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Thursday, November 4, 2004; Page DZ09

Artwork Offered at Library

Posters and silk screens by the late David Bethuel Jamieson, a native of the District, have been donated to the D.C. Public Library in an effort to give his work greater exposure, inspire other artists and help endow the library's book fund.

One thousand free prints of Jamieson's poster "Wildflowers at West Wheelock" are available at community public libraries. Prints also will be for sale in the store in the Martin Luther King Jr. Memorial Library, 901 G St. NW. Posters and silk screens range in price from $10 to $35.

_____About the National Zoo_____
Metro (The Washington Post, Nov 3, 2004)
Metro (The Washington Post, Nov 1, 2004)
Winthrop Faulkner Dies at 73; Architect (The Washington Post, Oct 21, 2004)
More About the Zoo
Giant Pandas Special Report

Fifty of Jamieson's works will be on display through Nov. 28 on the second floor of the King library, with a discussion and reception scheduled for 6:30 p.m. Tuesday at the same location.

To find out more about the artwork and the exhibit, call Elena Tscherny of the D.C. Public Library at 202-727-1183.

Tourist Spots Shift Hours

Two well-known tourist destinations in the District recently announced winter and holiday schedules.

The grounds of the National Zoo will be open daily from 6 a.m. to 6 p.m., with buildings open from 10 a.m. to 4:30 p.m. But because a new exhibit is under construction, the Giant Panda House will be closed until the building program is complete. The two giant pandas, Mei Xiang and Tian Tian, will still be on exhibit in their outdoor yards most days, according to the zoo. The new exhibit, Asia Trail, will house red pandas, sloth bears, giant salamanders, clouded leopards, fishing cats and small-clawed otters.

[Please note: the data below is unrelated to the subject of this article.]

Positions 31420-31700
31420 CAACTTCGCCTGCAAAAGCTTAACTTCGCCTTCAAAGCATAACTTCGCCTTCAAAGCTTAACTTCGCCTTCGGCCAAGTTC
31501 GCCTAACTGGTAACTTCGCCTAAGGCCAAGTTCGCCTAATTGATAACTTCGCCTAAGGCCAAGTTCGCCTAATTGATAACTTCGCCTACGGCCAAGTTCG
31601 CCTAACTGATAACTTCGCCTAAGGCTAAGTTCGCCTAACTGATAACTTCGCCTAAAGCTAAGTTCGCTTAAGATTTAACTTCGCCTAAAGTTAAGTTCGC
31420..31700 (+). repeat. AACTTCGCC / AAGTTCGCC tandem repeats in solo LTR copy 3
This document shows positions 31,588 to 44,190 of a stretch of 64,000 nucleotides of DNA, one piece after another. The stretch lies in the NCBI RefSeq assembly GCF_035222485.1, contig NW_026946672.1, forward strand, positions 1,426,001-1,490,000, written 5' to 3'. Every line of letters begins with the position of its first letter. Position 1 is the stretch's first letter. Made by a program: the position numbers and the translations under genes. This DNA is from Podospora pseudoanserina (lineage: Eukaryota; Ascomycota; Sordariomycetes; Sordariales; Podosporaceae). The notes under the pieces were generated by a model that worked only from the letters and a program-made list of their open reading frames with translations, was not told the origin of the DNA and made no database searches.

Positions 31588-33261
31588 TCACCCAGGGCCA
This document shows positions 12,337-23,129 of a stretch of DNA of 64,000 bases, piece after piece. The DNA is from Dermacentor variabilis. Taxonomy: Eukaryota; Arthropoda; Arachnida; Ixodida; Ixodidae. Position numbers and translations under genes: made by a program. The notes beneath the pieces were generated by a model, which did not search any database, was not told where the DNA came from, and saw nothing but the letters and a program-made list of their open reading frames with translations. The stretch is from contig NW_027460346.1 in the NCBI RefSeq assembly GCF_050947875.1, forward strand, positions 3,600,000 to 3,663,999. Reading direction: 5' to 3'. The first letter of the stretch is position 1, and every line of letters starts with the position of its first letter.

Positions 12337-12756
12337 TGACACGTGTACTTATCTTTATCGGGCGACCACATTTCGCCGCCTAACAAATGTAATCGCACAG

The Frederick Douglass National Historic Site in Southeast Washington has also adjusted its hours because of continuing renovations to the home where the famed orator and abolitionist once resided. The site will remain open from 9 a.m. to 4 p.m. daily, but most antique items and furniture have been removed from the home until the repair work is finished, which is expected to be in the summer of 2005. The Douglass site will be closed Thanksgiving Day, Christmas Day and New Year's Day.

Tours of the mostly empty building are still being conducted by park rangers, and many of the items that were temporarily removed from the home can be seen from 8:30 a.m. to 4:30 p.m. daily at the U.S. Department of the Interior Museum, 1849 C St. NW. The museum is also open from 1 to 4 p.m. every third Saturday of the month, but is closed for federal holidays.

To tour the Douglass home, reservations must be made by calling 800-967-2283. Admission is $2 per person. Call 202-208-4743 for more information on the Douglass exhibit at the U.S. Department of the Interior Museum.

Meeting Thomas Jefferson

An actor will impersonate Thomas Jefferson outside the White House Visitor Center as part of its White House Living History series today. The center, at 1450 Pennsylvania Ave. NW, will host three performances: at 9:30 a.m., 11 a.m. and 12:30 p.m.

Bill Barker will portray the former president. He will speak and interpret Jefferson's views on topics including the Declaration of Independence and the Louisiana Purchase.

The Living History series continues next month with actress Pamela Sommerfield portraying Martha Washington. Both performances are free and open to the public.

For more information about the series, or about the actual performances, call the White House Visitor Center at 202-208-1631 or log on to www.nps.gov/whho.

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